Greeley Neighborhood Airborne Metals
Historic mining pollution in Butte-Silver is well known to residents in part because of Butte’s longstanding status as a Superfund site, but current mining operations may also impact human health, according to two new studies that have recently been released. KBMF’s Daniel Hogan and Dave Hutchins have both done reporting on the work of Dr. Katie Hailer and Dr. Suzanne McDermott, two scientists who are both tracking the human health impacts of historic and current mining practices in Butte.
How does current mining in the Continental impact human health? Some in the Greeley neighborhood of Butte are concerned that these new scientific studies are uncovering some important findings, and may point to gaps in how we monitor air quality in the Summit Valley.
Ed Banderob, President of the Greeley Neighborhood Community Development Corporation, is asking the Butte-Silver Bow Chief Executive and Council of Commissioners to commission a study to determine if airborne metals from active mining pose a health risk to Butte-Silver Bow citizens. He says Greeley’s proximity to the mine is unique, first of all.
Mr. Banderob is asking the local government to look into the issues raised by the recent studies of Dr. Hailer and Dr. McDermott.
What he’s referring to there, with PM 2.5 and PM 10, are the sizes of particulate matter monitored in air quality studies. 2.5 micrometers or smaller is considered a fine particle, where 2.5 all the way up to 10 micrometers are considered a coarse dust particle. A coarse dust particle is still less than the width of a human hair, but can still cause irritation of the eyes, coughing, reduced lung function, asthma attacks, and even premature death, with prolonged exposure.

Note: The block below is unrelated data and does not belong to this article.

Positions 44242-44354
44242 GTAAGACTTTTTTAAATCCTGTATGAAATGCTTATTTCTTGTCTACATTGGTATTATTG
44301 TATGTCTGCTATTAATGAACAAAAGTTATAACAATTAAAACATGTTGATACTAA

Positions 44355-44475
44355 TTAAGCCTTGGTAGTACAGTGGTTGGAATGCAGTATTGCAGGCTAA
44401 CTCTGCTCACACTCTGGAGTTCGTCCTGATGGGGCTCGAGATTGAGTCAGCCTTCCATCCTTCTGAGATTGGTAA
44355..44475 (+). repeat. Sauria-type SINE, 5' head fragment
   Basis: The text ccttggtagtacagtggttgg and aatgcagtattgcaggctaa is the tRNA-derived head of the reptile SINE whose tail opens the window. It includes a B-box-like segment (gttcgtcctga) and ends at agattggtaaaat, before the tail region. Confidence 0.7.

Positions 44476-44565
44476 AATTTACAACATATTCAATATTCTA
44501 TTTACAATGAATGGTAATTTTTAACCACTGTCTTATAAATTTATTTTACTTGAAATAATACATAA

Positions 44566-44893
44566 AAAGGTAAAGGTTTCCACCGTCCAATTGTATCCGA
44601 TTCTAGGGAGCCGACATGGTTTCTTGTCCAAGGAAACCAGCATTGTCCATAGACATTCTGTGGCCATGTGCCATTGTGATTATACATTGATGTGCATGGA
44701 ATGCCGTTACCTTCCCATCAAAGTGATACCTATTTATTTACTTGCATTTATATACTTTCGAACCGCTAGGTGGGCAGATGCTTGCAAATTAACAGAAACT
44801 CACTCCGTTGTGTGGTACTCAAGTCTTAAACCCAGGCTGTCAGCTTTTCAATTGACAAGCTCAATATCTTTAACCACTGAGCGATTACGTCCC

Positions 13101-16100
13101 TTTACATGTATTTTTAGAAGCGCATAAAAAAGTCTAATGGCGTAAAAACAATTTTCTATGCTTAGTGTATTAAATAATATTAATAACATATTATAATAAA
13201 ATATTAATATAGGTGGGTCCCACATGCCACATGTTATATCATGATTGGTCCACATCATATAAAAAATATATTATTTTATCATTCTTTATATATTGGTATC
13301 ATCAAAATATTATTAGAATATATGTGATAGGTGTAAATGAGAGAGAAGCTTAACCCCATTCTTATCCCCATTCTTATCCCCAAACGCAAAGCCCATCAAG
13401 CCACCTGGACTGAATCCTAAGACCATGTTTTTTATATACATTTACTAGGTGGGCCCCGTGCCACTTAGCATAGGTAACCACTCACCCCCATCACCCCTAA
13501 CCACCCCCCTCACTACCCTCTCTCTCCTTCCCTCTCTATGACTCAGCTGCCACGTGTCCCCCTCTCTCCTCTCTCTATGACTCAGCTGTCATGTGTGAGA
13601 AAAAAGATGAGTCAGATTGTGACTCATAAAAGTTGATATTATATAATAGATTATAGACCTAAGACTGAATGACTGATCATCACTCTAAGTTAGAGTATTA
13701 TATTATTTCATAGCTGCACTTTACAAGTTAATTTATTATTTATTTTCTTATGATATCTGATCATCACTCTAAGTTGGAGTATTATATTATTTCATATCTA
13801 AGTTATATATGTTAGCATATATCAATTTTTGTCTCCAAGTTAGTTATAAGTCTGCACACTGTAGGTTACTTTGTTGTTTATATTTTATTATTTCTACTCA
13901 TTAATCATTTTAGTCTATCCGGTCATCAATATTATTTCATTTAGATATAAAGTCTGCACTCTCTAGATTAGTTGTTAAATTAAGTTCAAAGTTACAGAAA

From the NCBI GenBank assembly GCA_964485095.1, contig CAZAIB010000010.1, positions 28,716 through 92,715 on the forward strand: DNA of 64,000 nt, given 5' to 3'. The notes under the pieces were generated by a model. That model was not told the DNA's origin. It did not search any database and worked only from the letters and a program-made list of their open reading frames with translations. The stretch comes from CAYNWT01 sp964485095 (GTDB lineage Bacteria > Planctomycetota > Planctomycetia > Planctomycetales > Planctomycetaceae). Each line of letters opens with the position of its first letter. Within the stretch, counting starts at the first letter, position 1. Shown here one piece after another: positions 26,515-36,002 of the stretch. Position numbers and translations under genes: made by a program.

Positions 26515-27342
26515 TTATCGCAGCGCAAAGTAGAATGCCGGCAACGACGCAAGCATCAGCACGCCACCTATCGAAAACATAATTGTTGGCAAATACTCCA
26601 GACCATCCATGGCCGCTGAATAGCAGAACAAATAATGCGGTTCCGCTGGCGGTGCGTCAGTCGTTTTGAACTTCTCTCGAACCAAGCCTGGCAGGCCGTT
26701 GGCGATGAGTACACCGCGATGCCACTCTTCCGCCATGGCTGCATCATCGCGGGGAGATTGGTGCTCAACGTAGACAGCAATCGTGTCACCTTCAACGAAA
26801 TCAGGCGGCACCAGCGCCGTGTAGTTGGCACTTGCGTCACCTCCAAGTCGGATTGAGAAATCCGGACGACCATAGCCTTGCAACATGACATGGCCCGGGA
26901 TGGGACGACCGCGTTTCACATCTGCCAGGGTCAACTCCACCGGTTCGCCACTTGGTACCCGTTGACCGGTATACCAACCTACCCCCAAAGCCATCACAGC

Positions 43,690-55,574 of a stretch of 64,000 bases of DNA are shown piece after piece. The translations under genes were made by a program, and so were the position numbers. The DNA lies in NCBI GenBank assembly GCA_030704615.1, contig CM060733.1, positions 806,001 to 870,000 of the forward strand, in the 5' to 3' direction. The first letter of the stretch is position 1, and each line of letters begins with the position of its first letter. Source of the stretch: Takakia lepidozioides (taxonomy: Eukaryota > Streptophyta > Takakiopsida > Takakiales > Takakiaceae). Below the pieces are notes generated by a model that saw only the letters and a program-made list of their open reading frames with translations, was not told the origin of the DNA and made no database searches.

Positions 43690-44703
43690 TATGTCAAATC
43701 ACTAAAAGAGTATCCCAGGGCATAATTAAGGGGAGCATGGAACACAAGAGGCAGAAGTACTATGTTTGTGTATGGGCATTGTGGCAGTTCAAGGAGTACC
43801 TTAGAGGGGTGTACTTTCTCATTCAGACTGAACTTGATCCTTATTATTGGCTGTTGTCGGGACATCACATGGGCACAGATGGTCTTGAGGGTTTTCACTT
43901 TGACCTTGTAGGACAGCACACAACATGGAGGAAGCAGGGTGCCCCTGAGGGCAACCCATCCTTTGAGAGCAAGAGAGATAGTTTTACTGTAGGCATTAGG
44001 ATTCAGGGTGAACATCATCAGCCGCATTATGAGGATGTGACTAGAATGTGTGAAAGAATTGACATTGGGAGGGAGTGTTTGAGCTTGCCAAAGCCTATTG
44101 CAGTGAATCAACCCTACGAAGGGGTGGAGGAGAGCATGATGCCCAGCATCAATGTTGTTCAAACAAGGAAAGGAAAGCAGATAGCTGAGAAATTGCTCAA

John Rolich is Manager of Butte-Silver Bow’s Environmental Health Division, which conducts food safety inspections, oversees septic and sanitation compliance, and monitors air quality.
[John Rolich 1]
Mr. Banderob of the Greeley Neighborhood Community Development Corporation says that monitoring for organic PM 2.5 is not sufficient for their neighborhood, and is asking for the local government to commission a more extensive study of air quality in the Greeley. He says the purpose would be
When I asked him how urgent he thinks this issue is, Mr. Banderob feels the matter of airborne metals in the Greeley neighborhood has become a matter of life and death.
Mr. Banderob says the local government has thus far been responsive to his concerns, and he is appreciative. John Rolich at the Health Department says they just don’t have enough information at this point to call a public meeting or even to determine what specifically they should be studying.
[John Rolich 2]
We’ll have more as the story continues.
For KBMF, I’m Clark Grant.